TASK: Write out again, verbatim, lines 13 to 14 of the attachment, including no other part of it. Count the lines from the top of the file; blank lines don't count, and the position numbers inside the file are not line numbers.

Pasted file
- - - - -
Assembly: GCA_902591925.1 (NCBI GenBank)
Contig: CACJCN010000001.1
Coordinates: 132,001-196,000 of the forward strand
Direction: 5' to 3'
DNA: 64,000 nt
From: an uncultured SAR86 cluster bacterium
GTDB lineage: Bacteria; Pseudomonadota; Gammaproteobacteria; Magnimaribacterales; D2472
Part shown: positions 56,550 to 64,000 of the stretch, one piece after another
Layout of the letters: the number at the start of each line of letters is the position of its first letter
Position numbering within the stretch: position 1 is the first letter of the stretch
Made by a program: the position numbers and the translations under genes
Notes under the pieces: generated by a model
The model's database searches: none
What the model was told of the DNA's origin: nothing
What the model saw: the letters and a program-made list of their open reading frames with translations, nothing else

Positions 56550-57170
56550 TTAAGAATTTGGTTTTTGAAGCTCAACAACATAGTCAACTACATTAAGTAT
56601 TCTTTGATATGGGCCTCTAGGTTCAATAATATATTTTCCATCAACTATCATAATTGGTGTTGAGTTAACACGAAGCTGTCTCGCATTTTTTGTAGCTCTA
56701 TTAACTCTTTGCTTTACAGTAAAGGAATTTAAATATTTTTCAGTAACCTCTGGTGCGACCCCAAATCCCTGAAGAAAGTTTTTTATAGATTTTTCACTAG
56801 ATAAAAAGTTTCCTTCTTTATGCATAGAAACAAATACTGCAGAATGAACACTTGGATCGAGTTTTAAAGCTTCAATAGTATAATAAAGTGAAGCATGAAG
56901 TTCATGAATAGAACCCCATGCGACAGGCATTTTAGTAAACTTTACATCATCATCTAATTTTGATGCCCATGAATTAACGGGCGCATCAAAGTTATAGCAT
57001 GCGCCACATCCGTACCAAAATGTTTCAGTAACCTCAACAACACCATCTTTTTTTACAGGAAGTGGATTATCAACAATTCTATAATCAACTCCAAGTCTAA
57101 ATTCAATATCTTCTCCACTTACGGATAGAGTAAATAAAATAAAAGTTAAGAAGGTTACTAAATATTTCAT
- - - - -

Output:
The model's database searches: none
What the model was told of the DNA's origin: nothing